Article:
There is a delicate balance between doing your best and being able to try something new and make mistakes. Have you ever wondered how to teach your children that it is OK to make mistakes?
I remember when our local elementary schools put a new classroom management system in place. Each student had a series of colored cards on a poster on the wall. The first three were warning cards and then there were some mild consequences like a note home to the parent. A student got their card flipped for not bringing completed homework to school, talking to a neighbor when he/she was supposed to be listening to the teacher, tipping his/her chair back, or any other small infraction of the rules. When this system started, some of the students who were generally good rule followers became very anxious that they would have their cards flipped and everyone would know about it. I knew one young boy who got good grades and usually did well with following the expectations at school who became extremely anxious about getting his card flipped.
His mother confided in me that he was having more and more difficulty dealing with this new system. His worry was causing stomach aches and less interest in school, and some days he did not want to go to school.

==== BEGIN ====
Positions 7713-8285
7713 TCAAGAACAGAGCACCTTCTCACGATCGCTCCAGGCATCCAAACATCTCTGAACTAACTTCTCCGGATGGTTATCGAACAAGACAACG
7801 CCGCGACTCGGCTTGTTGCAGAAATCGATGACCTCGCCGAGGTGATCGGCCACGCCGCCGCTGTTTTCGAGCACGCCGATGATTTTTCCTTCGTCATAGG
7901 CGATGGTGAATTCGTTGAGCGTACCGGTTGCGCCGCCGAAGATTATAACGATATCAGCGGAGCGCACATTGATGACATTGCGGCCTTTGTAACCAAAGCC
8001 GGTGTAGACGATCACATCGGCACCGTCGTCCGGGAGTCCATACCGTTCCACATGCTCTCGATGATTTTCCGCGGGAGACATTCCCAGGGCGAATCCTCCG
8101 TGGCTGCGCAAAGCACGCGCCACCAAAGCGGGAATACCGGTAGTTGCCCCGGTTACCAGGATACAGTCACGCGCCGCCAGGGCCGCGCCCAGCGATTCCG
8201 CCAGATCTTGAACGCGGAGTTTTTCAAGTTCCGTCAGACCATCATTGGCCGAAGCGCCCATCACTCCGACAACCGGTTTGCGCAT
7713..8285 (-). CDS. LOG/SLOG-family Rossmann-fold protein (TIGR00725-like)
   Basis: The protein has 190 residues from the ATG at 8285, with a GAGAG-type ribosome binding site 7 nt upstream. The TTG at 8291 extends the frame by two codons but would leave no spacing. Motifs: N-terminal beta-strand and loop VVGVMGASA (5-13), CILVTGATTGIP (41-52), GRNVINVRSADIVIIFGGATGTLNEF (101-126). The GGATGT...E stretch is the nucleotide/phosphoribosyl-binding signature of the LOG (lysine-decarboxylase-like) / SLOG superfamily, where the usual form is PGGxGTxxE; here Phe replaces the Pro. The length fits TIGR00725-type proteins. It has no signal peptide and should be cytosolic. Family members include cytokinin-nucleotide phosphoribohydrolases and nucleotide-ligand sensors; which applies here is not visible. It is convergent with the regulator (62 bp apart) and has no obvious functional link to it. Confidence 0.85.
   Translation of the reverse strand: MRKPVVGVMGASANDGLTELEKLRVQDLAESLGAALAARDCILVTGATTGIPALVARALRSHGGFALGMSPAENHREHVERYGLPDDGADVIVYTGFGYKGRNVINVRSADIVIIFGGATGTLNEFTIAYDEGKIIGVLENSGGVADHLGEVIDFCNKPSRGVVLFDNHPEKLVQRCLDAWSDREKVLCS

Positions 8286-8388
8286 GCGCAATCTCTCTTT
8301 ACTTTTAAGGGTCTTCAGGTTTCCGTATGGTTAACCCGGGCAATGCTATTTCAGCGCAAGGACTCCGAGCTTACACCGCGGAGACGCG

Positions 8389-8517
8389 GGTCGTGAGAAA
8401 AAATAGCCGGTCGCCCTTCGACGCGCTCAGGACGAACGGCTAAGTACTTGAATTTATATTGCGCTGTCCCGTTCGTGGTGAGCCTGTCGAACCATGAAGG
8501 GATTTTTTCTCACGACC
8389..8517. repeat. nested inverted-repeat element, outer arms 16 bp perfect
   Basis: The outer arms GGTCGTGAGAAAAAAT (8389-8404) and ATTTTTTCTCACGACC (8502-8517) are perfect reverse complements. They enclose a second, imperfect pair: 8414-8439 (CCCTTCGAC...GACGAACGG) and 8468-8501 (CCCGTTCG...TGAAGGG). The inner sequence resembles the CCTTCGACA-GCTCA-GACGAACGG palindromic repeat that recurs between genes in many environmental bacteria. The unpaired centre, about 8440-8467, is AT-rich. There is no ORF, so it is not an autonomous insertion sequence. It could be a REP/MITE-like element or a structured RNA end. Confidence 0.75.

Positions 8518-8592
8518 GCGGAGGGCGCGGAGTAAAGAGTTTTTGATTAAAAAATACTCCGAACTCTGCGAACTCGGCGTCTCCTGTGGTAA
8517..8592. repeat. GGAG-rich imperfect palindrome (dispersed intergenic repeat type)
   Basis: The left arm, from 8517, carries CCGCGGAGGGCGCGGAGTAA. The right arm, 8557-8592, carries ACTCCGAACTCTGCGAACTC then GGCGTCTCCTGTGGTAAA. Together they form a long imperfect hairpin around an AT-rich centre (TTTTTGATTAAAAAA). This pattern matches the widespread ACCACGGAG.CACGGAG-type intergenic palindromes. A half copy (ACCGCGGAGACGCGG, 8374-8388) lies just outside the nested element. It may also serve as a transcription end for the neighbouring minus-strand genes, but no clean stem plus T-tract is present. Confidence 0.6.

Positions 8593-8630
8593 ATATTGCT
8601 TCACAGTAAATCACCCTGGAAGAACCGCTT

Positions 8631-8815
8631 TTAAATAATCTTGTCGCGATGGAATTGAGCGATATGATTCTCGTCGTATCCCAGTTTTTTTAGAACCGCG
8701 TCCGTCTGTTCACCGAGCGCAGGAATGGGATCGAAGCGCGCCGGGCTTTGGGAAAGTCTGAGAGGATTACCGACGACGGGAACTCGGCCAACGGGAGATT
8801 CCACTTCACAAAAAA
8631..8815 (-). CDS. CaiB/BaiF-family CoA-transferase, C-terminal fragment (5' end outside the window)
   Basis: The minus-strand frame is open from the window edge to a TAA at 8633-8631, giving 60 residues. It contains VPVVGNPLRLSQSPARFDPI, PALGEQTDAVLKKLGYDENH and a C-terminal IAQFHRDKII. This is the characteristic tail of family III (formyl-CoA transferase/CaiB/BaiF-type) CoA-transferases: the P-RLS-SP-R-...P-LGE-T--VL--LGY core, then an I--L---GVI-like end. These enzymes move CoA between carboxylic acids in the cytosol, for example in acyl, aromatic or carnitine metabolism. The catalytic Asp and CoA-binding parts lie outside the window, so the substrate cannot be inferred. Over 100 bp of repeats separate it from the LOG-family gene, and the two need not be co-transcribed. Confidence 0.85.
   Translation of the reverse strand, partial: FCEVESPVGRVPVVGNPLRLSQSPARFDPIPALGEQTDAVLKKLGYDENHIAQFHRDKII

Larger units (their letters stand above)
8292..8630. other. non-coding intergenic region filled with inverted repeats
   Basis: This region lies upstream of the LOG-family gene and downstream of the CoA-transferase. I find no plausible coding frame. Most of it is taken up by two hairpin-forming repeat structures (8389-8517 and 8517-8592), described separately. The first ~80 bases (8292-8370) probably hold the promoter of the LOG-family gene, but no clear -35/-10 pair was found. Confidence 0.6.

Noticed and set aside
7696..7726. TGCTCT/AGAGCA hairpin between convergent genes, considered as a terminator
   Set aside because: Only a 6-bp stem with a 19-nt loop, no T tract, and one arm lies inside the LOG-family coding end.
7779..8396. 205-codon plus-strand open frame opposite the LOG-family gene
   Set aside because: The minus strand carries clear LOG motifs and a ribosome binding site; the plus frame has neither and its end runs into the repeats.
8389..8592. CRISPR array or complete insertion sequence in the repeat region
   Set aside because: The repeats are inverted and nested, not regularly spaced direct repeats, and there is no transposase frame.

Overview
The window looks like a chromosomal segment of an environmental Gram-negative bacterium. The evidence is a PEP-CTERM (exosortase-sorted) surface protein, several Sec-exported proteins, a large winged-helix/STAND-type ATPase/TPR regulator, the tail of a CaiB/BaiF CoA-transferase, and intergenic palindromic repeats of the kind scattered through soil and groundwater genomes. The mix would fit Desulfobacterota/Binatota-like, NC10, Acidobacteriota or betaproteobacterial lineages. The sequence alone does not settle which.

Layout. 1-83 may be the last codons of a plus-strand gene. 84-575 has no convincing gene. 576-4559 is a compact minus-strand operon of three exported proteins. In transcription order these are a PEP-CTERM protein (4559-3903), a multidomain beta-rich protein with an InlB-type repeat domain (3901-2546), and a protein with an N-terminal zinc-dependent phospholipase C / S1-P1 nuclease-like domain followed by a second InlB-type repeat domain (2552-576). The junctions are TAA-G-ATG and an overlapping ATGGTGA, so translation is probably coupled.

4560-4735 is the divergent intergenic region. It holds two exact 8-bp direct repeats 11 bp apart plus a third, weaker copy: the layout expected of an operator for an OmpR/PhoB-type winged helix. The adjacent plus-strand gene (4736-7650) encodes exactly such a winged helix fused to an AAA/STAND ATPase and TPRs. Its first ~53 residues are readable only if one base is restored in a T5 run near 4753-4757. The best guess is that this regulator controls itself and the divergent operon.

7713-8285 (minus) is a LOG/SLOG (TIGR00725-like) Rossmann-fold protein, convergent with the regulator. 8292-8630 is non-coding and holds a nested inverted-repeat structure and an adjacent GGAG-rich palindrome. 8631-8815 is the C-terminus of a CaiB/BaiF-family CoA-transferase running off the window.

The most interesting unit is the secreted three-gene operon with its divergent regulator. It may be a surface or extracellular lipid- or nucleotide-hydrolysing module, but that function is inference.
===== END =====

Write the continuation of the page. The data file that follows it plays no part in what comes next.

As you may have guessed, this boy was a bit of a perfectionist. He was an intelligent child who learned quickly and made few mistakes. His perfectionism hindered him in other ways too. He was very reluctant to try new things and if he was not good at something from the beginning he lost interest quickly.
His mother had tried to reassure him that everyone makes mistakes and that mistakes are part of life. She tried to put getting his card flipped in perspective as “no big deal,” but he did not seem to believe her. Her efforts at reassurance and reasoning had no effect on the situation. His anxiety was getting worse with every passing day and due to his worries, he found less and less joy in going to school. His parents were at a loss for what to do.
When we talked about it, we decided that her son needed more than words to learn the lesson that mistakes are not only OK, but sometimes mistakes are a good thing. Not being able to handle mistakes is limiting.
She identified that McDonald’s was his favorite place to eat, but it was an infrequent treat. I suggested she tell her son she would treat him to dinner at McDonald’s the first time he got his card flipped. She told her son this and his confused response was, “What kind of mother are you? Other parents reward their kids for good grades. I get McDonald’s for getting my card flipped? Weird!” She explained that she was the kind of mother who wanted him to know that it was OK to make mistakes, and in fact sometimes mistakes are good.
Eventually he did get his card flipped. He forgot his homework at home one day. He was treated to a meal at McDonald’s. The McDonald’s intervention made making mistakes a whole new emotional experience and gave him a new perspective. After that he seemed more comfortable sticking with activities that he was not good at from the beginning.
The best way to come up with a reward that works for your child is to have a conversation with your child. Identify what will motivate your child. It could be a day when you do the child’s chores, one-on-one time with a parent to do a special activity, or making the child’s favorite dessert.
How do you teach your kids that it’s OK to make mistakes?